“A Film About Coffee” is a love letter to, and meditation on, specialty coffee. It examines what it takes, and what it means, for coffee to be defined as “specialty.” The film whisks audiences on a trip around the world, from farms in Honduras and Rwanda to coffee shops in Tokyo, Portland, Seattle, San Francisco and New York. Through the eyes and experiences of farmers and baristas, the film offers a unique overview of all the elements-the processes, preferences and preparations; traditions old and new-that come together to create the best cups. This is a film that bridges gaps both intellectual and geographical, evoking flavor and pleasure, and providing both as well.
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As one art scene insider proclaims, the contemporary art world can be summed up as “rich people trying to prove how rich they are,” but is that all there is to this billion dollar industry? Well-researched and expertly constructed, Barry Avrich’s eye-opening documentary peels back the layers of the art world economy- from production to circulation, and delineates every integral player in the game of art-making, including curators, gallerists, collectors, donors, auction houses, and … artists. In the process, he unpacks the complex and surprising ecosystem that supports the art world superstars and million-dollar deals that make front-page news. Featuring extraordinary access to industry players and candid statements from prominent artists like Damien Hirst, Julian Schnabel, Taryn Simon, and Marina Abramovic, Blurred Lines collides the two narratives of the art world as both above and beholden to market forces.
An estimated 15 million Brits are currently looking for a partner online. Thanks to the internet and social media, the whole world is now open for love. From Thai romance tours to speed-dating in the Ukraine, will they find ‘the one’? And having parted with thousands of pounds, can they really put a price on love?
Award-winning filmmaker, Marina Willer (Cartas da Mãe), creates an impressionistic visual essay as she traces her father’s family journey as one of only twelve Jewish families to survive the Nazi occupation of Prague during World War II. Photographed by Academy Award® nominee César Charlone (City of God), the film travels from war-torn Eastern Europe to the color and light of South America and is told through the voice of Willer’s father Alfred (as narrated by Tim Pigott-Smith, Quantum of Solace), who witnessed bureaucratic nightmares, transportations and suicides but survived to build a post-war life as an architect in Brazil. As the world struggles with the current refugee crisis, RED TREES is a timely look at a family besieged by war who finds peace across an ocean.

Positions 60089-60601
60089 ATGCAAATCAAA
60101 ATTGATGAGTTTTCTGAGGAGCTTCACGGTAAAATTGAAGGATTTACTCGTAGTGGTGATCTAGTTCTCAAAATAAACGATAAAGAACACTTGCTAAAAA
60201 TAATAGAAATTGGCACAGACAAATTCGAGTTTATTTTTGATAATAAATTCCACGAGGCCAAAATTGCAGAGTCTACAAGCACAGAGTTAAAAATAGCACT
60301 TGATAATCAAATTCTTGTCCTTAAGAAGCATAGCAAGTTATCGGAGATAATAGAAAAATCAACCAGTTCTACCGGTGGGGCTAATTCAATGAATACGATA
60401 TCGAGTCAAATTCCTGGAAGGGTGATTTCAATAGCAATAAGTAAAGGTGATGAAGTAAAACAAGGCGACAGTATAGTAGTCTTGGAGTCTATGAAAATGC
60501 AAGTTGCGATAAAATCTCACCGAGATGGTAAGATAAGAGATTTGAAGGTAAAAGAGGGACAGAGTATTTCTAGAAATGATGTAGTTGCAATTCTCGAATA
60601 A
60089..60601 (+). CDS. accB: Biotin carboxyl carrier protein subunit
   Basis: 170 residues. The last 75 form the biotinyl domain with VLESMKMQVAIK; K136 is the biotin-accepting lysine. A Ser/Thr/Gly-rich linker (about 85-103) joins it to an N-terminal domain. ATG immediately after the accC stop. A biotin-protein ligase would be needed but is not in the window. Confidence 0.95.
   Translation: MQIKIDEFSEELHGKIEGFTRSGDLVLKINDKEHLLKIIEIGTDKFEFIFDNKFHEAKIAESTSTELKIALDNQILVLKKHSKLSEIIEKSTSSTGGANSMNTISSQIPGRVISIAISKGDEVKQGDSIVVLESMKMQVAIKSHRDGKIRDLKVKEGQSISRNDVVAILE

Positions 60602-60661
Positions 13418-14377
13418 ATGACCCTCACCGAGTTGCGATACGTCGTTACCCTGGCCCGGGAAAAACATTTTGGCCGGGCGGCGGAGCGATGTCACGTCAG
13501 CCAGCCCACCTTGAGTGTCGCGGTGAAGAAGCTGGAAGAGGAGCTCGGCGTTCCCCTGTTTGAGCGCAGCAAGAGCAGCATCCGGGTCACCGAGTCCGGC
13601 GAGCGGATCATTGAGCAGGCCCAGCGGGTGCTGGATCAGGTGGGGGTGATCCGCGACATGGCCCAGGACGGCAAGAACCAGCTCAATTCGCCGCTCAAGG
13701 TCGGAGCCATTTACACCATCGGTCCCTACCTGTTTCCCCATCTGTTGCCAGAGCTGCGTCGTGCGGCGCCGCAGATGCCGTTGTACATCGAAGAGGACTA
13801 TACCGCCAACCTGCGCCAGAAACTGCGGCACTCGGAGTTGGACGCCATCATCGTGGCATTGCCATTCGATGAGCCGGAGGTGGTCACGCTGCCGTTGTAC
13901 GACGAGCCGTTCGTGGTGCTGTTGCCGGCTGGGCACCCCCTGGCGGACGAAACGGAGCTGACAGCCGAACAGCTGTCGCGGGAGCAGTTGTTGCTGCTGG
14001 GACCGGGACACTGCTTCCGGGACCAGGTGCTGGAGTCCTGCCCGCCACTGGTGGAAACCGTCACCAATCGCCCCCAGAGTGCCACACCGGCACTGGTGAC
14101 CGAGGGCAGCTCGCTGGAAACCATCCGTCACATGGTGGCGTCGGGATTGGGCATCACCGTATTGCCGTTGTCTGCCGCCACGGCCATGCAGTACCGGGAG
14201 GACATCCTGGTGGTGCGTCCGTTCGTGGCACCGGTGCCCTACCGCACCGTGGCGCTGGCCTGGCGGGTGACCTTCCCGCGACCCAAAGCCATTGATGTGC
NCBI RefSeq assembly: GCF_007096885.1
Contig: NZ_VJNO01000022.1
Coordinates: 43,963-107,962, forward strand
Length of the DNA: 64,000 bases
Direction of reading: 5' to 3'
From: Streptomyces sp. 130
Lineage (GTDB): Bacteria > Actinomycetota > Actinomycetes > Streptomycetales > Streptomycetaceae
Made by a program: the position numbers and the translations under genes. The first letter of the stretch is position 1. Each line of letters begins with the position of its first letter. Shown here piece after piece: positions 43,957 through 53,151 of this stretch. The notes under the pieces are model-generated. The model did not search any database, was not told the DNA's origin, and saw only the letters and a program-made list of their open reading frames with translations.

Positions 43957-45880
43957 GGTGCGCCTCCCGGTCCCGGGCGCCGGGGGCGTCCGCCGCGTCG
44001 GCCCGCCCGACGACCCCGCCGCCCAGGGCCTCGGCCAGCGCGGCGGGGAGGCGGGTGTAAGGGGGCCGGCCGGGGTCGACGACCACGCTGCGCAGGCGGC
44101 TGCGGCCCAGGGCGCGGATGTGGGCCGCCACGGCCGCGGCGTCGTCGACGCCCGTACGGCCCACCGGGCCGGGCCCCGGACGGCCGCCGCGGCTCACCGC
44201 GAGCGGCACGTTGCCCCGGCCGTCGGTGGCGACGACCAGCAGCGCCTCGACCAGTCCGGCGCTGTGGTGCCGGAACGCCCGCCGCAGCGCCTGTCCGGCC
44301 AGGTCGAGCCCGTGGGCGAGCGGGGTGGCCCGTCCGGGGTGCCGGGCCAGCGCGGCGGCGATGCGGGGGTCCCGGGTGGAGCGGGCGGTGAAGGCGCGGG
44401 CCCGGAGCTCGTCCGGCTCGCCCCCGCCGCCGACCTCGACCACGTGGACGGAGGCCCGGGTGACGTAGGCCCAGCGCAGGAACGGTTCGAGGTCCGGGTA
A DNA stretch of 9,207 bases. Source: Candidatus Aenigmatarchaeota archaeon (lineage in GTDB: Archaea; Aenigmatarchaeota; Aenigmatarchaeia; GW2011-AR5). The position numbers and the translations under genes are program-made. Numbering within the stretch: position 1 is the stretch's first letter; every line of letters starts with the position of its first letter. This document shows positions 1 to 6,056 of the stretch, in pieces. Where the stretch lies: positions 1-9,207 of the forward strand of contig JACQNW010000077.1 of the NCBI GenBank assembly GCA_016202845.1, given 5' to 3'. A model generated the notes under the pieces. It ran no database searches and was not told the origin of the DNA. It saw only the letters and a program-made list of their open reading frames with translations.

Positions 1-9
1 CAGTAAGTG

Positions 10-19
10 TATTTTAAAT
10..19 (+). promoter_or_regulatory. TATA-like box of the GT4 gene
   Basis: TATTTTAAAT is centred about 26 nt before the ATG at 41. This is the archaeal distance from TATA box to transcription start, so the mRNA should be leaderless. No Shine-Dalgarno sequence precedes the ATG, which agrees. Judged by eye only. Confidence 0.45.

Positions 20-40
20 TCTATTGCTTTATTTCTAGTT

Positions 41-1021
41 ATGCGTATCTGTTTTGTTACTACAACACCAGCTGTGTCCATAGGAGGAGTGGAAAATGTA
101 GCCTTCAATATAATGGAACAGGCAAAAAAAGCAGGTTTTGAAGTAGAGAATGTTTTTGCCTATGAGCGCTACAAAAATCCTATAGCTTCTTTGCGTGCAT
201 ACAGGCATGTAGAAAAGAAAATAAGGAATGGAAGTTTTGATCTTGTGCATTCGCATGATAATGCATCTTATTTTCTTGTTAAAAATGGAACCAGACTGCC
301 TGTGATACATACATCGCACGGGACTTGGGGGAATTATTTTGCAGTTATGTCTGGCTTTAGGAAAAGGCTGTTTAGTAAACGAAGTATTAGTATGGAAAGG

A commercial diver is stranded on the seabed with only five minutes of oxygen supply, but with no chance of rescue for more than 30 minutes. With access to amazing archive, this is the true story of one man’s impossible fight for survival.
Ozzy Osbourne’s four decade track record as a culturally relevant artist is unprecedented, but his personal struggles have been shrouded in secrecy, until now. Featuring never before seen footage uncovered from the archives and interviews with Paul McCartney, Tommy Lee and others, God Bless Ozzy Osbourne is the first documentary to take viewers inside the complex mind of rock’s great icon. Emerging from a working class family in war torn England, Osbourne and his neighborhood friends formed Black Sabbath and invented heavy metal. Plagued by self doubt, Osbourne the solo superstar went on a binge that lasted 40 years. God Bless Ozzy Osbourne will relive the highs of his triumphs as well as his journey to sobriety, which Ozzy regards as his greatest accomplishment.
Some Kind of Monster is a music documentary about Metallica’s making of their album St. Anger and the difficulties they had to go through in the process. The directors shot over 1200 hours and followed the band around night and day for over a year to create this documentary.
Music and politics collide when international music star, Pras Michel of the Fugees, returns to his homeland of Haiti following the devastating earthquake of 2010 to mobilize a presidential campaign for Haiti’s most controversial musician: Michel Martelly aka Sweet Micky. The politically inexperienced pair set out against a corrupted government, civil unrest, and a fixed election. When Pras’s former bandmate, superstar Wyclef Jean, also enters the presidential race, their chances seem further doomed. But with the help of a few friends, including Ben Stiller and former president Bill Clinton, they never give up on their honest dream of changing the course of Haiti’s future forever
The Savage Peace reveals the appalling violence meted out to the defeated, especially to those ethnic Germans who had lived peacefully for centuries in neighbouring countries. Using rare and unseen archive film, the documentary tells a harrowing story of vengeance against German civilians, which mirrored some of the worst cruelty of the Nazi occupiers during the years of war. The Savage Peace includes the unique testimony of eyewitnesses and victims, who recall the horrors with searing clarity, their memories undimmed 70 years after the events took place. This a story that has, until now, been untold amidst the justified celebration of an end to an unspeakable tyranny. But as the writer George Orwell said, the treatment of the defeated Germans was a terrible crime that has gone unpunished.
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